San Francique home undermined by WASA leak

The content originally appeared on: Trinidad and Tobago Newsday

The Pluck Road, San Francique home of the Narine family. A landslip has been treating to destroy their home. – ANGELO MARCELLE

ATTORNEY Prakash Ramadhar is seeking help for members of the Narine family, whose house at Pluck Road/Santa Cecelia Trace, San Francique, was damaged by a nearby landslip.

Ramadhar sent a pre-action protocol letter to the Water and Sewerage Authority (WASA) chairman Ravindra Nanga on Saturday. A copy of the letter was also sent to the Ministry of the Attorney General and Legal Affairs on the same day.

Speaking to the media outside the Narines’ house on Tuesday, Ramadhar said water from a nearby WASA line had started to gush into their property again and further undermine it. The Narines have been experiencing this problem since last February.

“We have been concerned about that. The viability of the home is a real concern.”

He claimed WASA had not taken any responsibility.

Ramadhar said there is always leakage into the Narines’ property from the line whenever there is water in it, and that happened most recently on August 6.

Attorney Prakash Ramadhar (left) speaks to the media on behalf of the Narine family (at back) outside their Pluck Road, San Francique home, where a landslip has been threatening to destroy their home. – ANGELO MARCELLE

He was concerned about efforts by the Works and Transport Ministry to have the house classified as a ruinous structure.

According to Section 176 of the Municipal Corporations Act, an engineer assigned to a local government corporation can classify a structure as unfit for use or occupation. Such structures are defined as ruinous. The owners of such structures can subsequently be directed to demolish, secure, repair or rebuild part or all of the structure.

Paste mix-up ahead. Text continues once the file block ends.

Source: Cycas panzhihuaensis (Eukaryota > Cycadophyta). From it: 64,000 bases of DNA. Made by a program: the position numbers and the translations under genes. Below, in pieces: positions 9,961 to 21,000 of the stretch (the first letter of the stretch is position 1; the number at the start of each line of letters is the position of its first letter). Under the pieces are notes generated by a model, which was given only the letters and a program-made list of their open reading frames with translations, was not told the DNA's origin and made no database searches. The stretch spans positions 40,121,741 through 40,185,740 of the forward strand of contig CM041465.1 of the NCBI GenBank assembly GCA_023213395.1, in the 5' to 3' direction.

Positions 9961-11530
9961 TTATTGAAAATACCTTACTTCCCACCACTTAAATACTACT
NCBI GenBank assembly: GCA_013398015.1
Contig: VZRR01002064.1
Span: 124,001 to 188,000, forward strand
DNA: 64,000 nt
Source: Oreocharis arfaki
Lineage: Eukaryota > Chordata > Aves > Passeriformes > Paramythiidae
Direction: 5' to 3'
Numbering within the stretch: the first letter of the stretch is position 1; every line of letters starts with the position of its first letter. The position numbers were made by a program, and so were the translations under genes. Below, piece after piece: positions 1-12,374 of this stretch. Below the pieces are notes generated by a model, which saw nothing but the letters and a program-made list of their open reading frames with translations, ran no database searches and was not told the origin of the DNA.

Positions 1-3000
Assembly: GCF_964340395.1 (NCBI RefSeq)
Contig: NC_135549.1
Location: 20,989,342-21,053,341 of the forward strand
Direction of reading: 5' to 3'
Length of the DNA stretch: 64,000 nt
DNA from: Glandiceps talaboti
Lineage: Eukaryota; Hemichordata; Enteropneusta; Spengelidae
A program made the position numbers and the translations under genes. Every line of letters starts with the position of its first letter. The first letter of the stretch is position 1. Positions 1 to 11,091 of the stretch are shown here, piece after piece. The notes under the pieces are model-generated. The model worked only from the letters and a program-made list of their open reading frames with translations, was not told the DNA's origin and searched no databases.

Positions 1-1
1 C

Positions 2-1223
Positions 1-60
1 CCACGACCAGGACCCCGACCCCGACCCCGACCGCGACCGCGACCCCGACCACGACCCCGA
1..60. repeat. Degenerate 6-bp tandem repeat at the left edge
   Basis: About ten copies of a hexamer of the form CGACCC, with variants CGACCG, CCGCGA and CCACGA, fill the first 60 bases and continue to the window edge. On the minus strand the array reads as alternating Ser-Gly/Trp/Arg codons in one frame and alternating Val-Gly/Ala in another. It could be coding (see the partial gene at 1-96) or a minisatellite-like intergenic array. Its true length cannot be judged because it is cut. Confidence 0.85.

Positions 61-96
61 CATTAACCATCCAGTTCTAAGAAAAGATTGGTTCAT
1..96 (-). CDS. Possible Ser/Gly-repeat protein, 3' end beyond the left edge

Referring to copies of letters between the Works and Transport Ministry, Rural Development and Local Government Ministry and the Siparia Regional Corporation, Ramadhar said the corporation’s engineer assessed the property and determined it was not a ruinous structure.

Ramadhar believed the Works and Transport Ministry should have been speaking with the Narines with respect to either helping to repair their home or having them properly compensated if they have to move.

But, he said, “They (Works and Transport Ministry) attempted to do something under the guise of law which I consider to be dishonourable.”

Ramadhar argued that the ministry is liable for the damage to the Narines’ home because it did not maintain the nearby road properly. He claimed the ministry has adopted a similar position elsewhere.

As Ramadhar spoke, vehicles tried to pass behind him along the road.

“Even a 4×4 (pickup) is having trouble to pass,” he said.

Ramadhar promised to represent the Narines legally in this matter “as far as it goes.”

The pre-action protocol letter to WASA invites the authority to inform Ramadhar within 14 days of its plans to address the Narines’ concerns about the damage to their property.

Ramadhar said, “We want to ensure that this family and many others who are in this situation understand that the law protects them, and the liability for those who do not live up to their legal responsibility remains.”

Asked about the best outcome for the Narines, Ramadhar said it would be difficult to restore their home to its former state.

Should WASA accept responsibility for the damage to the property caused by the water line, Ramadhar said they would negotiate with WASA .

Those talks would involve giving the Narines adequate compensation either to repair their home or to relocate.

A car cautiously navigates on Pluck Road, San Francique where a landslip has been threatening residents’ homes. – ANGELO MARCELLE

Emma Narine Mohammed related the continuing stress the family endures because of the landslip and leaking water line.

The house is owned by Mohammed’s parents, Ramhit and Marilyn Narine. Mohammed said 43 years ago, her parents bought the land which the house occupies. The family’s first house was built there in 1984 and was rebuilt in 2015.

Mohammed, her parents, her husband Cedric, her sister, her sister’s husband and their three children currently live in the house.

“It’s horrible only when there is a WASA leak because you can’t sleep.”

Mohammed said the sound of water gushing into their property keeps family members awake morning and night.

“Water causes damages and we don’t know with that kind of water coming down there, if it (house) could just drop down.”

She was concerned for the safety of her sister’s family, who live downstairs.

“The house could drop down on them and they could end up dying.”